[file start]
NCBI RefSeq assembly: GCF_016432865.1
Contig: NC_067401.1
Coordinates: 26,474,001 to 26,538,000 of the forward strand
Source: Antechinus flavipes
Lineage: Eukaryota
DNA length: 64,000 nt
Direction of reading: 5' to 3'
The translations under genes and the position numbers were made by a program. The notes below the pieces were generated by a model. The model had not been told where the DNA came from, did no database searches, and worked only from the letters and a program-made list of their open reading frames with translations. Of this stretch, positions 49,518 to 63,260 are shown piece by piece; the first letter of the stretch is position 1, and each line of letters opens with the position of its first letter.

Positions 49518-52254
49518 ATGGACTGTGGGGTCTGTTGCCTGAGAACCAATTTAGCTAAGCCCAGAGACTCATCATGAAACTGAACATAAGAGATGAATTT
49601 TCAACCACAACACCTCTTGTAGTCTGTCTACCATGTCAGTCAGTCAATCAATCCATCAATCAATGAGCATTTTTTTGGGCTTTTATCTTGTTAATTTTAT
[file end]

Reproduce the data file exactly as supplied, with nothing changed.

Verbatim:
NCBI RefSeq assembly: GCF_016432865.1
Contig: NC_067401.1
Coordinates: 26,474,001 to 26,538,000 of the forward strand
Source: Antechinus flavipes
Lineage: Eukaryota
DNA length: 64,000 nt
Direction of reading: 5' to 3'
The translations under genes and the position numbers were made by a program. The notes below the pieces were generated by a model. The model had not been told where the DNA came from, did no database searches, and worked only from the letters and a program-made list of their open reading frames with translations. Of this stretch, positions 49,518 to 63,260 are shown piece by piece; the first letter of the stretch is position 1, and each line of letters opens with the position of its first letter.

Positions 49518-52254
49518 ATGGACTGTGGGGTCTGTTGCCTGAGAACCAATTTAGCTAAGCCCAGAGACTCATCATGAAACTGAACATAAGAGATGAATTT
49601 TCAACCACAACACCTCTTGTAGTCTGTCTACCATGTCAGTCAGTCAATCAATCCATCAATCAATGAGCATTTTTTTGGGCTTTTATCTTGTTAATTTTAT